dc.identifier.ris TY - Journal Article AU - Humphries, David J AU - Finch, Fiona M AU - Bell, Matthew B V AU - Ridley, Amanda R AB - For territorial group-living species, opportunities to reproduce on the natal territory can be limited by a number of factors including the availability of resources within a territory, access to unrelated individuals, and monopolies on reproduction by dominant group members. Individuals looking to reproduce are therefore faced with the options of either waiting for a breeding opportunity to arise in the natal territory, or searching for reproductive opportunities in non-natal groups. In the cooperatively breeding Southern pied babbler, Turdoides bicolor , most individuals who achieve reproductive success do so through taking up dominant breeding positions within non-natal groups. For subordinate pied babblers therefore, searching for breeding opportunities in non-natal groups is of primary importance as this represents the major route to reproductive success. However, prospecting (where individuals leave the group to search for reproductive opportunities within other groups) is costly and individuals rapidly lose weight when not part of a group. Here we demonstrate that subordinate pied babblers adopt an alternative strategy for mate attraction by vocal advertisement from within their natal territories. We show that subordinates focus their calling efforts on the edges of their territory, and specifically near boundaries with neighbouring groups that have potential breeding partners (unrelated individuals of the opposite sex). In contrast to prospecting, calling individuals showed no body mass loss associated with this behaviour, suggesting that calling from within the group may provide a ‘cheap’ advertisement strategy. Additionally, we show that subordinates use information regarding the composition of neighbouring groups to target the greatest number of potential mating partners. DA - 2015 DB - OpenUCT DO - 10.1371/journal.pone.0130795 DP - University of Cape Town J1 - PLoS One LK - https://open.uct.ac.za PB - University of Cape Town PY - 2015 T1 - Calling where it counts: subordinate pied babblers target the audience of their vocal advertisements TI - Calling where it counts: subordinate pied babblers target the audience of their vocal advertisements UR - http://hdl.handle.net/11427/14832 ER - en_ZA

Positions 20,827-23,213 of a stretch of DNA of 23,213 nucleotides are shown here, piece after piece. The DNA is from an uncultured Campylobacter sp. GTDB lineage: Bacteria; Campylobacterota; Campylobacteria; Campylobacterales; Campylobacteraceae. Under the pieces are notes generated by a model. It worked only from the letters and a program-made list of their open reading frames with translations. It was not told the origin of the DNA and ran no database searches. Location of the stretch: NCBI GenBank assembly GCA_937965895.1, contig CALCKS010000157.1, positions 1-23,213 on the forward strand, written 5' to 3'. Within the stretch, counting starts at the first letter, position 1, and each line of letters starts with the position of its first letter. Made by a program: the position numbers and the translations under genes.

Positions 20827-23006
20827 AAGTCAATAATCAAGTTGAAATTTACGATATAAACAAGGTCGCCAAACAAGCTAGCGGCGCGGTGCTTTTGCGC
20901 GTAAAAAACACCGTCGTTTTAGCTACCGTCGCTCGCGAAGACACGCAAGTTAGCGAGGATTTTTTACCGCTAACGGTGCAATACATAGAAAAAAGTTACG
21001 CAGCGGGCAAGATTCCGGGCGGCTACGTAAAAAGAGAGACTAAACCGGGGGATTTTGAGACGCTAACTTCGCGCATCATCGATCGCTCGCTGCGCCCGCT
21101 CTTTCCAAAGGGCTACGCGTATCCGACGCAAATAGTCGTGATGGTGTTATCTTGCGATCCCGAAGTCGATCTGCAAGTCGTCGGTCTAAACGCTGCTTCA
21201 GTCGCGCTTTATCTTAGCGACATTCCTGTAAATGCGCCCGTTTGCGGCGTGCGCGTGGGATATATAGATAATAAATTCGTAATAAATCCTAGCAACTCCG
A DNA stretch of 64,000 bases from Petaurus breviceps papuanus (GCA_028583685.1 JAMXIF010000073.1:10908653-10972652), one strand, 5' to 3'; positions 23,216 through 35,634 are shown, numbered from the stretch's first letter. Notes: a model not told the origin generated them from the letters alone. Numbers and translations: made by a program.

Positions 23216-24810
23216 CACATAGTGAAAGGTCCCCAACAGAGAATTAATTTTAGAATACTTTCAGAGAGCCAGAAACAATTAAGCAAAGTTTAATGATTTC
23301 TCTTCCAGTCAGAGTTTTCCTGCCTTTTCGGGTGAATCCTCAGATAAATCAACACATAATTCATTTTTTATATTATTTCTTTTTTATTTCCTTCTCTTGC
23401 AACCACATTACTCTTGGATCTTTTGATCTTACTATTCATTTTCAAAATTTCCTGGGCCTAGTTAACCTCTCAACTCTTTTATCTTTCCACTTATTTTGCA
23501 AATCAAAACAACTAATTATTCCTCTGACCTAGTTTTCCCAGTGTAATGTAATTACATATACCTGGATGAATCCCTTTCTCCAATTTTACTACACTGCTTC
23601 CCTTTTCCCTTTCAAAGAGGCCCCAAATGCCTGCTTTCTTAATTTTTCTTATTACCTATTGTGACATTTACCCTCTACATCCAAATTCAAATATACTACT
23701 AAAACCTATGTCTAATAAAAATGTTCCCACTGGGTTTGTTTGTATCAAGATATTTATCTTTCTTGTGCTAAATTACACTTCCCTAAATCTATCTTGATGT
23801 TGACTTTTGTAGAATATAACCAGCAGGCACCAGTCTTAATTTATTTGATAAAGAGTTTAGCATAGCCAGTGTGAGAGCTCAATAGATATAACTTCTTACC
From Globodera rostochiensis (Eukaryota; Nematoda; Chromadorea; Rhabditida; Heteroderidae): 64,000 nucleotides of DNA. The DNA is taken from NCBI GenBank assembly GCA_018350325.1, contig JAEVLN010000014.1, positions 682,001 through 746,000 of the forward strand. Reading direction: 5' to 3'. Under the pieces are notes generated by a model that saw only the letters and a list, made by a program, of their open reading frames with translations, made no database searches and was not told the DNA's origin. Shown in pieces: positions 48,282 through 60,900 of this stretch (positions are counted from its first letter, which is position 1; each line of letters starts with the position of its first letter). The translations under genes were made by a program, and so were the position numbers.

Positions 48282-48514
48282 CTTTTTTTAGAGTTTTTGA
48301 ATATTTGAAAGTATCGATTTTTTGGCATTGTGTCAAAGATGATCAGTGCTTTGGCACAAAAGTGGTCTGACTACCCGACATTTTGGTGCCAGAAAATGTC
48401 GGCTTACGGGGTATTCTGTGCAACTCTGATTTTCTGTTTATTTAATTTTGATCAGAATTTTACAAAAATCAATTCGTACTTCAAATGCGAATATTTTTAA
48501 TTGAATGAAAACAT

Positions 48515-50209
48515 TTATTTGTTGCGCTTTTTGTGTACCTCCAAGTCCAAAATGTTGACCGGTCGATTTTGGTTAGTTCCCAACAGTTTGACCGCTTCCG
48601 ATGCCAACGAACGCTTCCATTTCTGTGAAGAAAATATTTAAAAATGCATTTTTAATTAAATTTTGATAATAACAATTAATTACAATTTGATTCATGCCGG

dc.identifier.urihttp://hdl.handle.net/11427/14832
dc.identifier.urihttp://dx.doi.org/10.1371/journal.pone.0130795
dc.identifier.vancouvercitationHumphries DJ, Finch FM, Bell MBV, Ridley AR. Calling where it counts: subordinate pied babblers target the audience of their vocal advertisements. PLoS One. 2015; http://hdl.handle.net/11427/14832.en_ZA
dc.language.isoengen_ZA
dc.publisherPublic Library of Scienceen_ZA
dc.publisher.departmentPercy FitzPatrick Institute of African Ornithologyen_ZA
dc.publisher.facultyFaculty of Scienceen_ZA
dc.publisher.institutionUniversity of Cape Town
dc.rightsThis is an open-access article distributed under the terms of the Creative Commons Attribution License, which permits unrestricted use, distribution, and reproduction in any medium, provided the original author and source are credited.en_ZA
dc.rights.holder© 2015 Humphries et alen_ZA
dc.rights.urihttp://creativecommons.org/licenses/by/4.0en_ZA
dc.sourcePLoS Oneen_ZA
dc.source.urihttp://journals.plos.org/plosoneen_ZA
dc.subject.otherAnimal sexual behavioren_ZA
dc.subject.otherAnimal signaling and communicationen_ZA
dc.titleCalling where it counts: subordinate pied babblers target the audience of their vocal advertisementsen_ZA
dc.typeJournal Articleen_ZA
uct.type.filetypeText
uct.type.filetypeImage
uct.type.publicationResearchen_ZA
uct.type.resourceArticleen_ZA